South of the Border (15)

Film

Documentaries

South of the Border.jpg

Time Out rating:

<strong>Rating: </strong><span class='lf-avgRating'>4</span>/5

User ratings:

<strong>Rating: </strong><span class='lf-avgRating'>3</span>/5
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Time Out says

Tue Jul 27 2010

Oliver Stone likes to get stuck in where others don’t dare and does so again with this documentary, the aim of which is to counter the US media’s portrayal of Venezuela’s Hugo Chávez (pictured) and fellow ‘Bolivarians’, such as Bolivia’s Evo Morales and Ecuador’s Rafael  Correa, as mad, bad and dangerous. After a survey of some of the wilder TV reports and a recap of Chávez’s rise, Stone hotfoots it around South America, interviewing seven leaders on the fly, with exposed cameras, wires and lights lending a guerilla feel. Critics claim the film is unbalanced, and, yes, Stone’s film is a president’s-eye view of their countries – but when that same view is so routinely distorted or ignored elsewhere, there’s a need for this film, and anyone who doesn’t clock where Stone’s sympathies lie is not concentrating (the triumphant music is a giveaway). Watch, enjoy and start paying attention to the region. This is a spirited and necessary primer, not the last word on its subject.
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Release details

Rated:

15

UK release:

Fri Jul 30, 2010

Cast and crew

Director:

Oliver Stone

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Average User Rating

3.8 / 5

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David

Mike, I'm thankful you are no reviewer! I believe that if you were, FAIR would be breathing down your neck right now. There's no mention of hatred against America. Where did you get that from? Unless you are simply being over defensive of the country. People only know what they hear, and the majority of the time, that comes from the media and the people who own the media are easily influenced by the dollar, something that we are all aware of. Yes, I agree with you - Stone doesn't ask probing questions, but at the same time he gives the leaders a chance to be viewed in a different light - an opportunity which has never been afforded to them before, hence it feeling so alien. There is no question about the election of these leaders other than in Cuba - all have been democratically elected and have been working hard to free themselves of the strangle hold that is the IMF... Have you read Confessions of an Economic Hitman? If not, I suggest you do and then maybe you'll understand why America are not quite so keen on these particular leaders being in place. Eye-opening and provocative to be sure.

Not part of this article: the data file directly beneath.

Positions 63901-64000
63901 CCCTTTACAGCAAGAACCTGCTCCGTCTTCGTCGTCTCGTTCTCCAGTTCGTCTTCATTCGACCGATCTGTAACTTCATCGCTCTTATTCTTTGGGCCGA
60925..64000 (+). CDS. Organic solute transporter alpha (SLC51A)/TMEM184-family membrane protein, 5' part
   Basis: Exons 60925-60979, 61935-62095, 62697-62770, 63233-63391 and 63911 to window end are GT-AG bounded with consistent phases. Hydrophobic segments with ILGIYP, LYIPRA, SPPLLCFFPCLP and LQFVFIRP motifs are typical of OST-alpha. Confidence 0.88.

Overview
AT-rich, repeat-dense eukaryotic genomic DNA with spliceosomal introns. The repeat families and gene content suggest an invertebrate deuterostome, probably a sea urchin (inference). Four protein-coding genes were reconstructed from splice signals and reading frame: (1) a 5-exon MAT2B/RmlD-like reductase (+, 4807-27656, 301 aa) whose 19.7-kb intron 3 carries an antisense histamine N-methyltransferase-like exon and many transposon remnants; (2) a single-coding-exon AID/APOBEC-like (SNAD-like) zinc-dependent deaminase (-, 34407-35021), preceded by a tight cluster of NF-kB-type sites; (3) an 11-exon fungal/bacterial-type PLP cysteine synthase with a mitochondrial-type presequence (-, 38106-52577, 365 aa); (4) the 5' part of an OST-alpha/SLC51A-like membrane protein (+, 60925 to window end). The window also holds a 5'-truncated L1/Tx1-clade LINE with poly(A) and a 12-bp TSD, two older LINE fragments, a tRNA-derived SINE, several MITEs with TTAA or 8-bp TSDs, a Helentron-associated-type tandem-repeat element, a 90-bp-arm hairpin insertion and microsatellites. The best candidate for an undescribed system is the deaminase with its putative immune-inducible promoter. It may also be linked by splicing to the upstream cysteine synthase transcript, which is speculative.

mike

A primer? Are you kidding me? It is shocking how little this critic knows about the region. Stone defends dictators that have brought nothing but oppression and poverty to millions. What about the political prisoners languishing in Cuban jails? What does Mr. Stone think of the human rights violations inflicted by the very people he defends? If your hatred of the US leads you to believe these dictators are truly good and benevolent, then I feel very sorry for you. It means your hatred has blinded you.

Englishman in New York...

I actually watched this film in the US recently where it was receiving an enormous amount of flack from the media. After watching it, the criticisms ironically validated a major theme of the documentary: the American media's often biased coverage of Latin American politics. And oh yes... their obsession with everyone else's oil. This film gives the leftist Latin American leaders an opportunity to tell the story for themselves and as such I recommend it as imperative viewing for any Brit before we find ourselves bungling ourselves along with the Yanks and calling these seemingly in-touch leaders "enemies of the state." Only quarm with it is the production quality... Oliver Stone could have surely shot something with a little more schazzam and inserted a lower third so that people could actually read the subtitles, couldn't he?